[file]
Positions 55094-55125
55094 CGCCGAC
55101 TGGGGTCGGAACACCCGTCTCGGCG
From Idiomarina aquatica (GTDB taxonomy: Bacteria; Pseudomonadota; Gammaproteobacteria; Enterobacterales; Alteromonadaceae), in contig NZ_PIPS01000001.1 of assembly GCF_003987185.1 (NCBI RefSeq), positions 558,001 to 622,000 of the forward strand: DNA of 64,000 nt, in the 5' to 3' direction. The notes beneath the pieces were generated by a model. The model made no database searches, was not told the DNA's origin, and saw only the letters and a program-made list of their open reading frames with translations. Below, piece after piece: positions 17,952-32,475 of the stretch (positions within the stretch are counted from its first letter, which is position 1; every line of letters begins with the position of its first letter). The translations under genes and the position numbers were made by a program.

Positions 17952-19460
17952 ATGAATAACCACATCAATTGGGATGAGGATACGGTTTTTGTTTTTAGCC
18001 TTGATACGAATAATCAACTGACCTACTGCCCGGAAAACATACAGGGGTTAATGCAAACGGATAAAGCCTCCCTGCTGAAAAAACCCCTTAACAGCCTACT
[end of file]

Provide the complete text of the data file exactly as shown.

Positions 55094-55125
55094 CGCCGAC
55101 TGGGGTCGGAACACCCGTCTCGGCG
From Idiomarina aquatica (GTDB taxonomy: Bacteria; Pseudomonadota; Gammaproteobacteria; Enterobacterales; Alteromonadaceae), in contig NZ_PIPS01000001.1 of assembly GCF_003987185.1 (NCBI RefSeq), positions 558,001 to 622,000 of the forward strand: DNA of 64,000 nt, in the 5' to 3' direction. The notes beneath the pieces were generated by a model. The model made no database searches, was not told the DNA's origin, and saw only the letters and a program-made list of their open reading frames with translations. Below, piece after piece: positions 17,952-32,475 of the stretch (positions within the stretch are counted from its first letter, which is position 1; every line of letters begins with the position of its first letter). The translations under genes and the position numbers were made by a program.

Positions 17952-19460
17952 ATGAATAACCACATCAATTGGGATGAGGATACGGTTTTTGTTTTTAGCC
18001 TTGATACGAATAATCAACTGACCTACTGCCCGGAAAACATACAGGGGTTAATGCAAACGGATAAAGCCTCCCTGCTGAAAAAACCCCTTAACAGCCTACT